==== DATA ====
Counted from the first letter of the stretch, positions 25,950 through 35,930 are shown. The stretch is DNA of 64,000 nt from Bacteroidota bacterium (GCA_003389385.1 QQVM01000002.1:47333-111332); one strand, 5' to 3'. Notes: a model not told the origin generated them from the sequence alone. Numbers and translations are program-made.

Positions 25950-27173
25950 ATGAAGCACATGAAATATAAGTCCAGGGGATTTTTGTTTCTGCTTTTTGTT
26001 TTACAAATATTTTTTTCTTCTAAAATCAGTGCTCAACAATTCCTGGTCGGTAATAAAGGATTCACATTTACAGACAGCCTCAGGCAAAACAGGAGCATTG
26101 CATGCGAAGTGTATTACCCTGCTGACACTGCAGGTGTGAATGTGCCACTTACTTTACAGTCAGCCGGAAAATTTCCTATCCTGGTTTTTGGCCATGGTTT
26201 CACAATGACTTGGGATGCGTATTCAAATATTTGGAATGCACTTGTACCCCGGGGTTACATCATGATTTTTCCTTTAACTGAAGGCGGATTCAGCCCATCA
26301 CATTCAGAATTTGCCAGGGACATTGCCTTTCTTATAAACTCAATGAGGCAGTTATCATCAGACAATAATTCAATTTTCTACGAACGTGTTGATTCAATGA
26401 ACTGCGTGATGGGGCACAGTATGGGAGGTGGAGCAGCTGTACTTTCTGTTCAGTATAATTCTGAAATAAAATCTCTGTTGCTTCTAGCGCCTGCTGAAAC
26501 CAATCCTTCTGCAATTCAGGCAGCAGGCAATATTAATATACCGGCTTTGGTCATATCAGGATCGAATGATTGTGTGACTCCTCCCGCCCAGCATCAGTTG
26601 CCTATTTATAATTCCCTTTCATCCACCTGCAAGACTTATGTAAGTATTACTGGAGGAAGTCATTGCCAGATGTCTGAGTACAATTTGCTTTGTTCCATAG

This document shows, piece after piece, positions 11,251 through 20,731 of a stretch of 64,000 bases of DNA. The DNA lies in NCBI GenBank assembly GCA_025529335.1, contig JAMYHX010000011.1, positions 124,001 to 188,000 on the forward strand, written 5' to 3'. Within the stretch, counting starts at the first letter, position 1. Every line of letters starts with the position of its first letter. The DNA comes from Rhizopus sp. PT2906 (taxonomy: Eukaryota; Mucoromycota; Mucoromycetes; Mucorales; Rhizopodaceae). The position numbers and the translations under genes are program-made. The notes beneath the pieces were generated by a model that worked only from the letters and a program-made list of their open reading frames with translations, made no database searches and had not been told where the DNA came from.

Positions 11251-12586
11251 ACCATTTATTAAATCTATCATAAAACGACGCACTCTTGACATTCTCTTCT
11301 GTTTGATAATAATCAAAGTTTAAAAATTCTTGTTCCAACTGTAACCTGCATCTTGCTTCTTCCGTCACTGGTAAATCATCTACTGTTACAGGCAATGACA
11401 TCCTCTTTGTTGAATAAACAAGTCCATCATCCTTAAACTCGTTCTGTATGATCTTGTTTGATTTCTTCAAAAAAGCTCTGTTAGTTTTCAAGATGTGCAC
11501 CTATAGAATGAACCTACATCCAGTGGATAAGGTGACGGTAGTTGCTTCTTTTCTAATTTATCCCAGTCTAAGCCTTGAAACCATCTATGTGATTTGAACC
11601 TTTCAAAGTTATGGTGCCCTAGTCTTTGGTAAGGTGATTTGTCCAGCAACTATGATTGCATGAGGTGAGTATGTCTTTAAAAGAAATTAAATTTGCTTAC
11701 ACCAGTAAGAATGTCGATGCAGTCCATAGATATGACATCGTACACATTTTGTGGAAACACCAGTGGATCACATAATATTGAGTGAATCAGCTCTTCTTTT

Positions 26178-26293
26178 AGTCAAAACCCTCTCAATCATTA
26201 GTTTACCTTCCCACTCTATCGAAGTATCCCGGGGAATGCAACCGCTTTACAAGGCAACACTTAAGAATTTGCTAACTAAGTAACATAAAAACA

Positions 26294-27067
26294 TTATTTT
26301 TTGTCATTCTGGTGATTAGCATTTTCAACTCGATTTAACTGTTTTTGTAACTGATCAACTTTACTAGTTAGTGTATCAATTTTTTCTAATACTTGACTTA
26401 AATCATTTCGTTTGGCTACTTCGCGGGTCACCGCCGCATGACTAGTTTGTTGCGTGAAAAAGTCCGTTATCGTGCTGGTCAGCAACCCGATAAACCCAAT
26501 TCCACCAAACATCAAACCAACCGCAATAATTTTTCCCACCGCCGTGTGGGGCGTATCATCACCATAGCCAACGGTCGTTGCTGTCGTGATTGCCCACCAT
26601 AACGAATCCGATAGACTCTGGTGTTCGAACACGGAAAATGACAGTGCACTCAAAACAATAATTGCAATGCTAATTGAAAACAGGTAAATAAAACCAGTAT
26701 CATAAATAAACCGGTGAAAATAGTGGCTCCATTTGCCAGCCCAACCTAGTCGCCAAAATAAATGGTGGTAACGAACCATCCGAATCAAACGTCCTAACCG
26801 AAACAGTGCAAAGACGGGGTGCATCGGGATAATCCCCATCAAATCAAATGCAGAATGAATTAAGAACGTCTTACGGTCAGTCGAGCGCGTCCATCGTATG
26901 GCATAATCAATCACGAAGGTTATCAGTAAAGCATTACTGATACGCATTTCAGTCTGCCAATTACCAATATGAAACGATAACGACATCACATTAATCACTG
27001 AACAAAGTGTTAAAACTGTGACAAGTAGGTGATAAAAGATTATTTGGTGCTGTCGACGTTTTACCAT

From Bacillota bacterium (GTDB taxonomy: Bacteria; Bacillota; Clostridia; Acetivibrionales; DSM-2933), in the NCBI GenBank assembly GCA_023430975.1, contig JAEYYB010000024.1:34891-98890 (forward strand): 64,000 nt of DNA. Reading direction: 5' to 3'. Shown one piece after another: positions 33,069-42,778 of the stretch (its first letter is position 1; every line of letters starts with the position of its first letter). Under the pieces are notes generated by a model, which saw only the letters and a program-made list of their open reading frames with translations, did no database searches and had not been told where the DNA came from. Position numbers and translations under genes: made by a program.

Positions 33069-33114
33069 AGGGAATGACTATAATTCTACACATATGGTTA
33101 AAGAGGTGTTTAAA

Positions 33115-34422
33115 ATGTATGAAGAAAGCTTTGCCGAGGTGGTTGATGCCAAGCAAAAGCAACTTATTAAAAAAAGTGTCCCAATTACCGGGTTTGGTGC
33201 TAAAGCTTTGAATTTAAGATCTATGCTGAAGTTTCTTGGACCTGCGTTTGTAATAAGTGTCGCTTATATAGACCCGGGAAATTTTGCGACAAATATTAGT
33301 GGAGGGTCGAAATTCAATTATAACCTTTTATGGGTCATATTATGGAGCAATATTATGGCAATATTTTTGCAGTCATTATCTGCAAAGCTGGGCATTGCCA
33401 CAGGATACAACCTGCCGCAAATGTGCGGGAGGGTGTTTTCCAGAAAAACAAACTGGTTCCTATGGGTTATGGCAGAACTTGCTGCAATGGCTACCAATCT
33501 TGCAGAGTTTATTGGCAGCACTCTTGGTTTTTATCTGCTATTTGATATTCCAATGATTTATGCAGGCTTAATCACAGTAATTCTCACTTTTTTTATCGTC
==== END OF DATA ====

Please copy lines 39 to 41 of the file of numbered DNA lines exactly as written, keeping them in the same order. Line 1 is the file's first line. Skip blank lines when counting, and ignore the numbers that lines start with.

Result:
33301 GGAGGGTCGAAATTCAATTATAACCTTTTATGGGTCATATTATGGAGCAATATTATGGCAATATTTTTGCAGTCATTATCTGCAAAGCTGGGCATTGCCA
33401 CAGGATACAACCTGCCGCAAATGTGCGGGAGGGTGTTTTCCAGAAAAACAAACTGGTTCCTATGGGTTATGGCAGAACTTGCTGCAATGGCTACCAATCT
33501 TGCAGAGTTTATTGGCAGCACTCTTGGTTTTTATCTGCTATTTGATATTCCAATGATTTATGCAGGCTTAATCACAGTAATTCTCACTTTTTTTATCGTC